While I recommend that the Senate grant advice and consent to this agreement, I have at the same time concluded that the United States cannot ratify a second agreement on the law of armed conflict negotiated during the same period. I am referring to Protocol I additional to the 1949 Geneva Conventions, which would revise the rules applicable to international armed conflicts. Like all other efforts associated with the International Committee of the Red Cross, this agreement has certain meritorious elements. But Protocol I is fundamentally and irreconcilably flawed. It contains provisions that would undermine humanitarian law and endanger civilians in war. One of its provisions, for example, would automatically treat as an international conflict any so-called ``war of national liberation.'' Whether such wars are international or non-international should turn exclusively on objective reality, not on one's view of the moral qualities of each conflict. To rest on such subjective distinctions based on a war's alleged purposes would politicize humanitarian law and eliminate the distinction between international and non-international conflicts. It would give special status to ``wars of national liberation,'' an ill-defined concept expressed in vague, subjective, politicized terminology. Another provision would grant combatant status to irregular forces even if they do not satisfy the traditional requirements to distinguish themselves from the civilian population and otherwise comply with the laws of war. This would endanger civilians among whom terrorists and other irregulars attempt to conceal themselves. These problems are so fundamental in character that they cannot be remedied through reservations, and I therefore have decided not to submit the Protocol to the Senate in any form, and I would invite an expression of the sense of the Senate that it shares this view. Finally, the Joint Chiefs of Staff have also concluded that a number of the provisions of the Protocol are militarily unacceptable.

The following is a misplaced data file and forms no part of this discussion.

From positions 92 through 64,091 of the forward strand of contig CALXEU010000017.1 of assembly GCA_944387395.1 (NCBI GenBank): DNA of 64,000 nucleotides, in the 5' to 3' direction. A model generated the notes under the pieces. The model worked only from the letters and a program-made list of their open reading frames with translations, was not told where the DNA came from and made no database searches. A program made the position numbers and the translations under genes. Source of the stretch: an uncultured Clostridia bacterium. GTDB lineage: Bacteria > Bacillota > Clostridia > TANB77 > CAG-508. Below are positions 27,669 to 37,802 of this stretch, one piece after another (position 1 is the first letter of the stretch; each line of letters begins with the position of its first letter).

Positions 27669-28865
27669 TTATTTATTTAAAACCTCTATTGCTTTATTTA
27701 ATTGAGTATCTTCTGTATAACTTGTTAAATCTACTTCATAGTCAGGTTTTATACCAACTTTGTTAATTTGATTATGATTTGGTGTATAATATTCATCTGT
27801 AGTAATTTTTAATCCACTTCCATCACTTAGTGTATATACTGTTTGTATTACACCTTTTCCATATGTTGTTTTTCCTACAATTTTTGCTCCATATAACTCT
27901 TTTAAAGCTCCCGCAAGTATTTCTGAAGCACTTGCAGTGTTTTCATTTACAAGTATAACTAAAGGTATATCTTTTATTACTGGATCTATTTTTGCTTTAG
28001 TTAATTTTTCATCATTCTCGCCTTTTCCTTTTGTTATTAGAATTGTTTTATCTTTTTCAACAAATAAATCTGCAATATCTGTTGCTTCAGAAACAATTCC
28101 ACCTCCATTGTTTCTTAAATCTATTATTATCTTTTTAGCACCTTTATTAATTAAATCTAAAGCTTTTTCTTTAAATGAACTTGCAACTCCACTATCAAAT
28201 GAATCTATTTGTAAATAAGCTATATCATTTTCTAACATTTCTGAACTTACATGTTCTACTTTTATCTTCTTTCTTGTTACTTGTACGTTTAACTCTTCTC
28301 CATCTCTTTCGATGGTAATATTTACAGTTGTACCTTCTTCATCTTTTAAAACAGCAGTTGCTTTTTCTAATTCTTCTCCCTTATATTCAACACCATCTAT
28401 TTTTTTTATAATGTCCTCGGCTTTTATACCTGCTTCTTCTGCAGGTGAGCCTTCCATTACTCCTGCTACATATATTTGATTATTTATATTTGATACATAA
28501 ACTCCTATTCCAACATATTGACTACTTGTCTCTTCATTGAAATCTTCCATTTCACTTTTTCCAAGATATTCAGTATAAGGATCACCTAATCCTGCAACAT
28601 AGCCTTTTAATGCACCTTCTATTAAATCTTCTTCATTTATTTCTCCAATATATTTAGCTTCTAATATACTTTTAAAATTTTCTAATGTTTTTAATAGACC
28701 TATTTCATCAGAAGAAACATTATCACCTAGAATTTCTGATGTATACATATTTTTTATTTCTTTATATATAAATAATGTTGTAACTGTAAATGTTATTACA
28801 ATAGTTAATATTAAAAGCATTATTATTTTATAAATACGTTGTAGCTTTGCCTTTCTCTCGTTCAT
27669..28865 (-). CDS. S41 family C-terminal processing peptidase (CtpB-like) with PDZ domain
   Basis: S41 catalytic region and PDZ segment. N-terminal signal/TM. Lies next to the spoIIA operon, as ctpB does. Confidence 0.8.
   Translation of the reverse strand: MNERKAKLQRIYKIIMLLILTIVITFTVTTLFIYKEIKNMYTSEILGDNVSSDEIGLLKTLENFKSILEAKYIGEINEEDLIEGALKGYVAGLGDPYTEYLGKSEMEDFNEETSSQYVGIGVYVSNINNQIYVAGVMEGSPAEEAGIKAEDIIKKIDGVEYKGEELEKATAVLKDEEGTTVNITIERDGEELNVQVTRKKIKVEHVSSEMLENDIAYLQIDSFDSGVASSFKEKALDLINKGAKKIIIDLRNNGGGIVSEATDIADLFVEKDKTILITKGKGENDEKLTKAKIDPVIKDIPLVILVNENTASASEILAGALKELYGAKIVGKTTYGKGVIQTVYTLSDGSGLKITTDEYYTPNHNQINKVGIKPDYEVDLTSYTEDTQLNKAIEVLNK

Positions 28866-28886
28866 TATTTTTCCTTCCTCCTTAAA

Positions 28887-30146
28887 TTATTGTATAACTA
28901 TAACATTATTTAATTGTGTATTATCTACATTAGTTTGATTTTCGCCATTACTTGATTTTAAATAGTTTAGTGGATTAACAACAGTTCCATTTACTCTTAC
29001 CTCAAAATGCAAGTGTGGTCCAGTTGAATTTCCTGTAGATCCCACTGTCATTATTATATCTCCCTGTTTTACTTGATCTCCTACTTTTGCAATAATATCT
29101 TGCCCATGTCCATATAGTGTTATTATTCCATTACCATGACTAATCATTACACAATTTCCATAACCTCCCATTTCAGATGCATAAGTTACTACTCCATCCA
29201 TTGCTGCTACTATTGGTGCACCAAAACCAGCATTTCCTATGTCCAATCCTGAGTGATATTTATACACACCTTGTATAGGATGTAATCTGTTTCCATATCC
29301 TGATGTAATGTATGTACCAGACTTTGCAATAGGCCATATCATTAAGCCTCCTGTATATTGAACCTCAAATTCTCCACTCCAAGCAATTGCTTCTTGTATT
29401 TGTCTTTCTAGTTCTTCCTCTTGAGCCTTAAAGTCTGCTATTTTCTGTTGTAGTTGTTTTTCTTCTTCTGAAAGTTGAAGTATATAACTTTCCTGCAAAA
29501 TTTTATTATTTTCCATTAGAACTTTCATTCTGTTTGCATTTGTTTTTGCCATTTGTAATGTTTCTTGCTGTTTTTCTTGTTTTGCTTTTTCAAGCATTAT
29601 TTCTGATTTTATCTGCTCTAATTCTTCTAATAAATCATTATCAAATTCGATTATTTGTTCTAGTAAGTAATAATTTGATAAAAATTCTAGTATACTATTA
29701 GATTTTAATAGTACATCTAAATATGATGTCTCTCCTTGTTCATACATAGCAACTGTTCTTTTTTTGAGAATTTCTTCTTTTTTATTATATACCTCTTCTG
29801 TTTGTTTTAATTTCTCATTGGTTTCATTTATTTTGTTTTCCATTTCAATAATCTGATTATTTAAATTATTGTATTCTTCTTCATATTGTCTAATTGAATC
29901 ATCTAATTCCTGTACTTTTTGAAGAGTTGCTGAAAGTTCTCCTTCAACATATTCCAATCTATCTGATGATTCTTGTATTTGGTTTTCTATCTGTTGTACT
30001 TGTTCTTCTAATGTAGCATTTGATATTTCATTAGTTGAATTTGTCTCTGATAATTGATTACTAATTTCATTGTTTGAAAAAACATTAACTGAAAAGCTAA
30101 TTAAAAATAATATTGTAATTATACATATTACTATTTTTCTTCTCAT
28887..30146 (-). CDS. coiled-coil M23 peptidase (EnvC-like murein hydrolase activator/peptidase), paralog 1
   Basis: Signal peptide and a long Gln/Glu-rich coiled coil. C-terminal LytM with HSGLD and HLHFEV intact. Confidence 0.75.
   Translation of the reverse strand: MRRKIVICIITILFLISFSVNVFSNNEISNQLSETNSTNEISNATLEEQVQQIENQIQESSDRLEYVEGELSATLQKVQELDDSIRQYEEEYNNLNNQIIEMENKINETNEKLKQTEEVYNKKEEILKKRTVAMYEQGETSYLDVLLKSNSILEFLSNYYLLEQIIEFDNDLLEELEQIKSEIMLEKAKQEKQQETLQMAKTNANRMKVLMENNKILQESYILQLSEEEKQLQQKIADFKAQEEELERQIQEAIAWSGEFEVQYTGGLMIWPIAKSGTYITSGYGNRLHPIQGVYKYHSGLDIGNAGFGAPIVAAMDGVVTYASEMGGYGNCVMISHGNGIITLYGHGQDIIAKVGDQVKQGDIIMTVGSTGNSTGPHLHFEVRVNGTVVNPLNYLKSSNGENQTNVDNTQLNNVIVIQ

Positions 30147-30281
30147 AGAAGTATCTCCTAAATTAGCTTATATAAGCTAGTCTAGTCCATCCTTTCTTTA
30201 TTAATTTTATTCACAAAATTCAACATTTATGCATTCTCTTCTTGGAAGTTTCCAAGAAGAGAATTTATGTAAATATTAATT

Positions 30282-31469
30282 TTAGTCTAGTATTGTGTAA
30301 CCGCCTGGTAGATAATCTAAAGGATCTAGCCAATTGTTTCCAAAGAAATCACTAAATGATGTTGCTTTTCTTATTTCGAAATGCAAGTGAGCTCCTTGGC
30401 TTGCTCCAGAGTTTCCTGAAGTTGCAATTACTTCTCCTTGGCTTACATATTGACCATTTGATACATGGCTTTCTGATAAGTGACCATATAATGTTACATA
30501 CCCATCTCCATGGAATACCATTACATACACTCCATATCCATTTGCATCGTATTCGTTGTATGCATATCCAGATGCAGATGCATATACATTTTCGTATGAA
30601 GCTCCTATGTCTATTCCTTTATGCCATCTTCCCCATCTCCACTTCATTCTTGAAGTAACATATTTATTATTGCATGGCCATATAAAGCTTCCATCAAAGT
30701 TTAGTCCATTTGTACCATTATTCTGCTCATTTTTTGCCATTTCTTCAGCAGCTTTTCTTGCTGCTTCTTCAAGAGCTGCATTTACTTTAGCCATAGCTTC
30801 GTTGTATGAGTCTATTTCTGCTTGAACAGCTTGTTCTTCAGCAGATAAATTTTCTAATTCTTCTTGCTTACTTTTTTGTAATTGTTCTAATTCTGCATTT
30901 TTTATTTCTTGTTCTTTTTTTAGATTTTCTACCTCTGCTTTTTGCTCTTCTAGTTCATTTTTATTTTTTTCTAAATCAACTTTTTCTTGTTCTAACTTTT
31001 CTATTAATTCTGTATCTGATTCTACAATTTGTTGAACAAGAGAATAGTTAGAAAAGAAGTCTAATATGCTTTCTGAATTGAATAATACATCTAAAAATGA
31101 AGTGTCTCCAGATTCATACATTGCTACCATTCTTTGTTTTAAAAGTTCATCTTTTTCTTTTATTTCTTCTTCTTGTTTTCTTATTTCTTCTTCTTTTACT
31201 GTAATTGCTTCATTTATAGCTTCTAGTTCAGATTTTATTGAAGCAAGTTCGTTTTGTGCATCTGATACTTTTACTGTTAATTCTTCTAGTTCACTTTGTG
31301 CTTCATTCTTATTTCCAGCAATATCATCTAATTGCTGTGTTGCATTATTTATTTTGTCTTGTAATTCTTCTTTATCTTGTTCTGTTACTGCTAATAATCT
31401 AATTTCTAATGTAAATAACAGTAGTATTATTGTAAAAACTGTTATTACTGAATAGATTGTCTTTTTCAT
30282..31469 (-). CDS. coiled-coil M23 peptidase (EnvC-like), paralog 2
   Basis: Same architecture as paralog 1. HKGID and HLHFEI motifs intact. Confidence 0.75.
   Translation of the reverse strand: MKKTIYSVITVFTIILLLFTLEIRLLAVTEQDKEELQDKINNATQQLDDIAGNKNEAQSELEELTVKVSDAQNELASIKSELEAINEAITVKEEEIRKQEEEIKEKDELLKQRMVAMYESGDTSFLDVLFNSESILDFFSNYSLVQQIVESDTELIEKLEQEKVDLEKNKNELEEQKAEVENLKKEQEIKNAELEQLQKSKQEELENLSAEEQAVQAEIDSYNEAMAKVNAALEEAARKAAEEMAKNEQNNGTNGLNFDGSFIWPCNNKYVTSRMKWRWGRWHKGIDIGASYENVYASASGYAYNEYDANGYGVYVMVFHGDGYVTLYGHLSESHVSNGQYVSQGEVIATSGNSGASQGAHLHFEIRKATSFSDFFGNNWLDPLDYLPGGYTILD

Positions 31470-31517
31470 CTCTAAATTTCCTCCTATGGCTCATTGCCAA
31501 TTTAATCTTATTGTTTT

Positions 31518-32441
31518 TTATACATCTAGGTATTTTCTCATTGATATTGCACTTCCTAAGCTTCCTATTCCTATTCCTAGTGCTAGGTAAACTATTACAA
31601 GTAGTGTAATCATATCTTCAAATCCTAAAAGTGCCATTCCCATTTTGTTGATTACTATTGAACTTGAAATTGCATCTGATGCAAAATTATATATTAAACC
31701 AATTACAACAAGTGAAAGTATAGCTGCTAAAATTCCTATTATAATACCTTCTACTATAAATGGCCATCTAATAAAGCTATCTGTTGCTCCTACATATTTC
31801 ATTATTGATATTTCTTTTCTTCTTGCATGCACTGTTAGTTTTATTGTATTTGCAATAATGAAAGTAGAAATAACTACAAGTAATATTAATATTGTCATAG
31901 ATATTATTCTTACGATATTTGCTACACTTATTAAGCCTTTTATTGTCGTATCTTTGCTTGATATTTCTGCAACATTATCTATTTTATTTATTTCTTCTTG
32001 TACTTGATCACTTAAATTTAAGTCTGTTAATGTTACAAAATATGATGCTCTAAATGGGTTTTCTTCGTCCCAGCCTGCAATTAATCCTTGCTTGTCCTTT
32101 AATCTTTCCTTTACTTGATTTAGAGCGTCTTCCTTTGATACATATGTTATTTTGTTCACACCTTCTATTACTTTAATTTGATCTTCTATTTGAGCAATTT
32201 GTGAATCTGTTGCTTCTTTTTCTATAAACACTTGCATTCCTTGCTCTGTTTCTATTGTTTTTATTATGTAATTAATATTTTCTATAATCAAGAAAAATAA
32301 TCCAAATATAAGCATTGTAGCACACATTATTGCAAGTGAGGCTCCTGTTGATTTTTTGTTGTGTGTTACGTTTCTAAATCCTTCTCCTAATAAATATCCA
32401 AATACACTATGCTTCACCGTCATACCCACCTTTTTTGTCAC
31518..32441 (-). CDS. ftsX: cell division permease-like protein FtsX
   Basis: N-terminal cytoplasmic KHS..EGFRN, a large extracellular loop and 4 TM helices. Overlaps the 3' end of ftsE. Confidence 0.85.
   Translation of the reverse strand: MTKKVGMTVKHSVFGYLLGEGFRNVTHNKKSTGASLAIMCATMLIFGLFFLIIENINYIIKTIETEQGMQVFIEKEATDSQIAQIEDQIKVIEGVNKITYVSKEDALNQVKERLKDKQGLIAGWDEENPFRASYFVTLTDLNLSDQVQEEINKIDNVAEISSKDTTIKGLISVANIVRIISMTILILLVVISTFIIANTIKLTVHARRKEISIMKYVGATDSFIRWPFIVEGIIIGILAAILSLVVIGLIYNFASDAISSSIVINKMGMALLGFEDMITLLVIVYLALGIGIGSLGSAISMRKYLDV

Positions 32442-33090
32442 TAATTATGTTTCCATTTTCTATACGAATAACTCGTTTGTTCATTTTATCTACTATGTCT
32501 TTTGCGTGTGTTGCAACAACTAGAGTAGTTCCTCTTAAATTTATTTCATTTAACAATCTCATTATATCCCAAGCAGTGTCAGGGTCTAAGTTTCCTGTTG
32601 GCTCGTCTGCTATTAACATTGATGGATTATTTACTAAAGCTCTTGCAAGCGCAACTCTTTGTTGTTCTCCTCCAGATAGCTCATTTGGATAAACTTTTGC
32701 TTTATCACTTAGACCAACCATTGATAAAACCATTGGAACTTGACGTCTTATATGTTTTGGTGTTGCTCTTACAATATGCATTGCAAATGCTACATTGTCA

It is unfortunate that Protocol I must be rejected. We would have preferred to ratify such a convention, which as I said contains certain sound elements. But we cannot allow other nations of the world, however numerous, to impose upon us and our allies and friends an unacceptable and thoroughly distasteful price for joining a convention drawn to advance the laws of war. In fact, we must not, and need not, give recognition and protection to terrorist groups as a price for progress in humanitarian law.